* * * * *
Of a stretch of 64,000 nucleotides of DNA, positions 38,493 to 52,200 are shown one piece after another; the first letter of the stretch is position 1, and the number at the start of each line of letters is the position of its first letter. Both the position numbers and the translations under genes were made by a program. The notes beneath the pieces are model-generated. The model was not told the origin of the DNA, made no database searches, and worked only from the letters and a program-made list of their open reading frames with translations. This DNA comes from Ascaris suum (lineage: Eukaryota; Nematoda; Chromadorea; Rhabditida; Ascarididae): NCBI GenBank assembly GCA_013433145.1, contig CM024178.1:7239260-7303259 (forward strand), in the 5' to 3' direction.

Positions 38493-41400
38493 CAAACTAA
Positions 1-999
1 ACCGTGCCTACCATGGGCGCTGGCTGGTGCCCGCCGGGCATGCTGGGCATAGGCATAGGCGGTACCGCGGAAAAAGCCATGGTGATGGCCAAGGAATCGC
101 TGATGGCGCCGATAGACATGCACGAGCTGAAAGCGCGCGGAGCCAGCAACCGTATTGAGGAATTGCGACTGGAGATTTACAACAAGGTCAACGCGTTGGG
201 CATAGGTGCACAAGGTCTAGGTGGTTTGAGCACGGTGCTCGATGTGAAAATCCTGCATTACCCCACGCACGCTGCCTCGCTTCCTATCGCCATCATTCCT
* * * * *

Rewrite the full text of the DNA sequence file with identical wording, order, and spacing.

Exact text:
Of a stretch of 64,000 nucleotides of DNA, positions 38,493 to 52,200 are shown one piece after another; the first letter of the stretch is position 1, and the number at the start of each line of letters is the position of its first letter. Both the position numbers and the translations under genes were made by a program. The notes beneath the pieces are model-generated. The model was not told the origin of the DNA, made no database searches, and worked only from the letters and a program-made list of their open reading frames with translations. This DNA comes from Ascaris suum (lineage: Eukaryota; Nematoda; Chromadorea; Rhabditida; Ascarididae): NCBI GenBank assembly GCA_013433145.1, contig CM024178.1:7239260-7303259 (forward strand), in the 5' to 3' direction.

Positions 38493-41400
38493 CAAACTAA
Positions 1-999
1 ACCGTGCCTACCATGGGCGCTGGCTGGTGCCCGCCGGGCATGCTGGGCATAGGCATAGGCGGTACCGCGGAAAAAGCCATGGTGATGGCCAAGGAATCGC
101 TGATGGCGCCGATAGACATGCACGAGCTGAAAGCGCGCGGAGCCAGCAACCGTATTGAGGAATTGCGACTGGAGATTTACAACAAGGTCAACGCGTTGGG
201 CATAGGTGCACAAGGTCTAGGTGGTTTGAGCACGGTGCTCGATGTGAAAATCCTGCATTACCCCACGCACGCTGCCTCGCTTCCTATCGCCATCATTCCT